My husband was so envious of my work-at-home lifestyle that he joined me there in 1995. Together, we run a small corporate communications company from our home, where we do writing, editing and public relations work for government and corporate clients. My husband also runs an online trivia game at www.triviahalloffame.com. And, of course, our three demented cats-- Winston, Basil and Cecil--run the show behind the scenes.
So things have been busy over the last decade or so. And yet, like many journalists, I have always had a secret desire to write fiction. I think a lot of that desire comes from the wish to write great dialogue, rather than making do with whatever quotes we can extract from the people we interview.
I had dabbled in all kinds of fiction, started and abandoned the great Canadian novel several times, and submitted some short stories to magazines. But nothing really grabbed my attention...until I heard Jo Beverley speak at a local writers' group. At that point, I had never heard of Regency romances. But I enjoyed Jo's talk, so I strolled down to the local library and picked up one of her books. The next week, I went back and borrowed three or four more. Within a month or so, I had inhaled every Jo Beverley book I could find, and started branching out into other authors' work. I was hooked.
Back to the library I went, to borrow a copy of J.B. Priestley's excellent history of the Regency era, The Prince of Pleasure and His Regency. That led to many other books, which inspired me to wonder what would happen if an independent, romantic young woman found herself promised to a pragmatic young politician&ldots;and the germ of my first book, Lord Langdon's Tutor, took root in my mind.
I joined the Ottawa Romance Writers Association (ORWA), the Beau Monde and Romance Writers of America, soaking up every bit of information on writing romance that I could find. It took me a couple of years to write Lord Langdon's Tutor. Inspired by placing second in ORWA's writing contest, I submitted the manuscript to a few agents, who turned it down. Then--again, through ORWA--I met an agent who agreed to take me on. I sent her my book. After two years, nothing had happened. I gave up on Lord Langdon, dropped my Beau Monde membership and consoled myself with the fact that my freelance career was humming along. In fact, my travel writing had taken off to the point that I was on a press trip to Turkey when I got The Call.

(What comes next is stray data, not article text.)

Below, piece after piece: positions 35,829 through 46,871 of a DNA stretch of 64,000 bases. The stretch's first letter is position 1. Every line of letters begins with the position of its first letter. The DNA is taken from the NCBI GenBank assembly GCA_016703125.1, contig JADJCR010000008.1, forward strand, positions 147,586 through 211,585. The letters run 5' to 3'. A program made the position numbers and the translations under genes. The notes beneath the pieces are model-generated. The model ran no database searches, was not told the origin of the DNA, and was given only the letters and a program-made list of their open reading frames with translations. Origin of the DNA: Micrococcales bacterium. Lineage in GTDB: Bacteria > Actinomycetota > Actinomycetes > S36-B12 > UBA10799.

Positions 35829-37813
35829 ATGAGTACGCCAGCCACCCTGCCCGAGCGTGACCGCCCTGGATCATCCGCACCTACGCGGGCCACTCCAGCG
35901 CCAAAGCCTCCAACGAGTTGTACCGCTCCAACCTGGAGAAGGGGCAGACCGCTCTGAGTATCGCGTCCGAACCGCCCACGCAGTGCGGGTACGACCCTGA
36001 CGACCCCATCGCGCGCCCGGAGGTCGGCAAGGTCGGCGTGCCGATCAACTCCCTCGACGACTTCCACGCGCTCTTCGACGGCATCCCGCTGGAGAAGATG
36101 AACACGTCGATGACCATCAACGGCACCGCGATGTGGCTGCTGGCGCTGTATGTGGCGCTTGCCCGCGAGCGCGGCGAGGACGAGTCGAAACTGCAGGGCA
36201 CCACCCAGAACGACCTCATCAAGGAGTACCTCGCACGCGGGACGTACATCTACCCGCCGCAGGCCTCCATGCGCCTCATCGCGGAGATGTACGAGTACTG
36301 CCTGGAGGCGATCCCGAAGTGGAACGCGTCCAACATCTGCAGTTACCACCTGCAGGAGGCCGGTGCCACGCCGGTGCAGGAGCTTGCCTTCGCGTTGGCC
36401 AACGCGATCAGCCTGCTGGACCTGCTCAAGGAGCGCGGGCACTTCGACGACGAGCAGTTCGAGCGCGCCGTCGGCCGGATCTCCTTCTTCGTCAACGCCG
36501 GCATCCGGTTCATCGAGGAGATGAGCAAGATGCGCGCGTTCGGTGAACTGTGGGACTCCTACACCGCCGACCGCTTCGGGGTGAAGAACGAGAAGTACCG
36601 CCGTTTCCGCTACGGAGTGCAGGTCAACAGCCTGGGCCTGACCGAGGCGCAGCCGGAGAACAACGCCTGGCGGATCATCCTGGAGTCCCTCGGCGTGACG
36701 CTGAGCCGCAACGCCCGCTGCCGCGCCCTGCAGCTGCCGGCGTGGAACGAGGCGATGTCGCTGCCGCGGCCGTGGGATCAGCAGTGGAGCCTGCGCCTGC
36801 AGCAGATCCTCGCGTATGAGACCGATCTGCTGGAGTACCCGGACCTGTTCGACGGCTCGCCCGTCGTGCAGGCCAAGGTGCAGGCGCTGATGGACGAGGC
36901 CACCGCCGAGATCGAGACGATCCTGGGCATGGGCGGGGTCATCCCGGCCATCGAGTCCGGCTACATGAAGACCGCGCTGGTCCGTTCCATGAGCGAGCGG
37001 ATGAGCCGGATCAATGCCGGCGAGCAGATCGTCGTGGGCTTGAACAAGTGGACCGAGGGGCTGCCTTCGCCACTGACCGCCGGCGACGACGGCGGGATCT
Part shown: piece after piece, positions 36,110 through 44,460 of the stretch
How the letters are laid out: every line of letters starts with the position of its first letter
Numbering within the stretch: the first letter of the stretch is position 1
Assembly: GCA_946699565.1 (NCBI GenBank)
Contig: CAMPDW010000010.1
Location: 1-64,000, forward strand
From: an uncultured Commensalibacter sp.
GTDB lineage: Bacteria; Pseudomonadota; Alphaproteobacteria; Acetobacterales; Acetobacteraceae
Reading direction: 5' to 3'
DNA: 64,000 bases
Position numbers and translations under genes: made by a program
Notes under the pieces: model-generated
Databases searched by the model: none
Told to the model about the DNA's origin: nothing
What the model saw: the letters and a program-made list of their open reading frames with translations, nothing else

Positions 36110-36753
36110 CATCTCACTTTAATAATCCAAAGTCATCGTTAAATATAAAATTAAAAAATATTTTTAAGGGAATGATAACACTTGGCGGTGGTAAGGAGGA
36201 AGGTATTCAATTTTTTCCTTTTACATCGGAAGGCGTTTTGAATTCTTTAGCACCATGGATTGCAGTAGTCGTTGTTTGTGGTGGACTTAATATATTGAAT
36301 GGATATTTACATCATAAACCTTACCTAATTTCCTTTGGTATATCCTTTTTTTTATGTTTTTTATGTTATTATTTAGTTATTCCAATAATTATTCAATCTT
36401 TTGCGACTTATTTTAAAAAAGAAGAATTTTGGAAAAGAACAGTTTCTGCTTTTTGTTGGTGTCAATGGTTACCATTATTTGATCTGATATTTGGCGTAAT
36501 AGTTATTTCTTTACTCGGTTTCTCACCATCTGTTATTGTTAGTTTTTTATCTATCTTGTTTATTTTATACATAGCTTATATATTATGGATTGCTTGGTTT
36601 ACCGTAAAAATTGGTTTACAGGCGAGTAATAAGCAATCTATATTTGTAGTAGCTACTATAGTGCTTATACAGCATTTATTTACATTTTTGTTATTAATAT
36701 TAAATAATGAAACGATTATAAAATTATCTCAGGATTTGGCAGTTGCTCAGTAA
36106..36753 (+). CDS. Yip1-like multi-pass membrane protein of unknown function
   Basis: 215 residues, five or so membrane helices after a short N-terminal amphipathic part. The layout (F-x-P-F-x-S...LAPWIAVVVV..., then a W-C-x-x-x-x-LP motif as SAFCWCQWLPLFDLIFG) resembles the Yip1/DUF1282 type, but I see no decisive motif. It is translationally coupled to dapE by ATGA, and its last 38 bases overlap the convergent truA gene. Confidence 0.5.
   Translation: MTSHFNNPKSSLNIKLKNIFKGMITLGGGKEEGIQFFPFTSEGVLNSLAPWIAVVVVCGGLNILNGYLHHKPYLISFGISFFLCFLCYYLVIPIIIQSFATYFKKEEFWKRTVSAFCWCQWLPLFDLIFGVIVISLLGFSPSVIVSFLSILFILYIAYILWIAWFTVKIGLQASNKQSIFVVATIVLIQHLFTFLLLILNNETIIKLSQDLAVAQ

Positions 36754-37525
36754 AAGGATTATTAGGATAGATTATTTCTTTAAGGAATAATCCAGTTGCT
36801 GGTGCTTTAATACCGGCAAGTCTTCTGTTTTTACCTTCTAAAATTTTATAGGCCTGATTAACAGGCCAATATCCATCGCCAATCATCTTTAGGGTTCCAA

I had called home to let my husband know I had arrived safely in Istanbul. It was midnight and I was standing in a hotel lobby at a bank of pay phones, when he said, "I can't keep this to myself until you get home." When he told me my book had sold, my first reaction was "What book?" That's how much I had given up on poor old Lord Langdon's Tutor. When he finally got it through my jet-lagged skull that I was about to become a published romance author with Zebra, I started jumping up and down, squeaking various incoherent phrases over and over. I looked so bizarre that the janitor cleaning the lobby wandered over to see if I needed a doctor.
Finally, I hung up and stood stunned in a strange city, unsure what to do next. Then I knew. By an absolute stroke of luck, my very good friend, fellow romance writer and travel writer Yvonne Jeffery Hope, was on the trip too. We had a good long shrieking session.
So, a few years later, here I am. By the end of 2004 I'll have six full-length Regencies and two Regency novellas on my resume. And in 2004 I added one other unusual accomplishment to my CV: on May 17, I appeared on Jeopardy! And no, I'm not giving up the day job just yet; I came in third but had a great time anyway.